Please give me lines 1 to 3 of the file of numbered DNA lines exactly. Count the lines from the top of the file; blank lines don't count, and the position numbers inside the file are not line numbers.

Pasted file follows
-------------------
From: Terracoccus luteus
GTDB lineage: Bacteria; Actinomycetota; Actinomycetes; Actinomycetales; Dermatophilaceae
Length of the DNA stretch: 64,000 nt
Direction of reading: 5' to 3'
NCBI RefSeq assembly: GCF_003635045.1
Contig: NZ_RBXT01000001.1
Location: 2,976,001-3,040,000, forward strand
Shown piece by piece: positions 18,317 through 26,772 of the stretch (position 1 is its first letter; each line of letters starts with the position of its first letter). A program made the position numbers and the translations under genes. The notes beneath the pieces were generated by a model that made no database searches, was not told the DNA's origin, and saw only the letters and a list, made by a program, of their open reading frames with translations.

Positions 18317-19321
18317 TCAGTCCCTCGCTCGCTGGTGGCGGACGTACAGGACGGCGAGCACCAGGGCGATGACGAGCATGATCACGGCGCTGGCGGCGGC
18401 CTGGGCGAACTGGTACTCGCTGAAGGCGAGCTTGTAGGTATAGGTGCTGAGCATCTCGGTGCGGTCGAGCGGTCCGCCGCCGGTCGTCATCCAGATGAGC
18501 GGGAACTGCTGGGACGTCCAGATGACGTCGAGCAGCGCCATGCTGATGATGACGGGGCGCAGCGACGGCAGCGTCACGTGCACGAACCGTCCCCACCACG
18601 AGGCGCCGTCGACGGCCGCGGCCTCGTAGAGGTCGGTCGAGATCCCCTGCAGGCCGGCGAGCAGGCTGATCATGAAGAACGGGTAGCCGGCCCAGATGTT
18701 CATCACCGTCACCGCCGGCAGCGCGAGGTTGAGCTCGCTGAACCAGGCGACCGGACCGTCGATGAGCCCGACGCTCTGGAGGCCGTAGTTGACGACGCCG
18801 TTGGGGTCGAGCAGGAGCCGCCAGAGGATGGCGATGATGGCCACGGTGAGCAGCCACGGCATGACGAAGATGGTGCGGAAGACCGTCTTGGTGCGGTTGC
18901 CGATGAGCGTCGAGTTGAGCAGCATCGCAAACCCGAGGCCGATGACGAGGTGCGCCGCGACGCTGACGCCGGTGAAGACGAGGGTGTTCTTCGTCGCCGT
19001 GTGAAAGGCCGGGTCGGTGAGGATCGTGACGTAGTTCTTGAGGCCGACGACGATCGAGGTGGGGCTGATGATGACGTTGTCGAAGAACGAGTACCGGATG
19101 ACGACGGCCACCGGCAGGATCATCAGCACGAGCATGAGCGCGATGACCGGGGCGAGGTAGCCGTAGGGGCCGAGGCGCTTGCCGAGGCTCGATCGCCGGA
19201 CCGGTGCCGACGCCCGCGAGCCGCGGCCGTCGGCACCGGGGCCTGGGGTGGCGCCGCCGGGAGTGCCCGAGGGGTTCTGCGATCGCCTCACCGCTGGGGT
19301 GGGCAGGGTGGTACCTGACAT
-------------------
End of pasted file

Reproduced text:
From: Terracoccus luteus
GTDB lineage: Bacteria; Actinomycetota; Actinomycetes; Actinomycetales; Dermatophilaceae
Length of the DNA stretch: 64,000 nt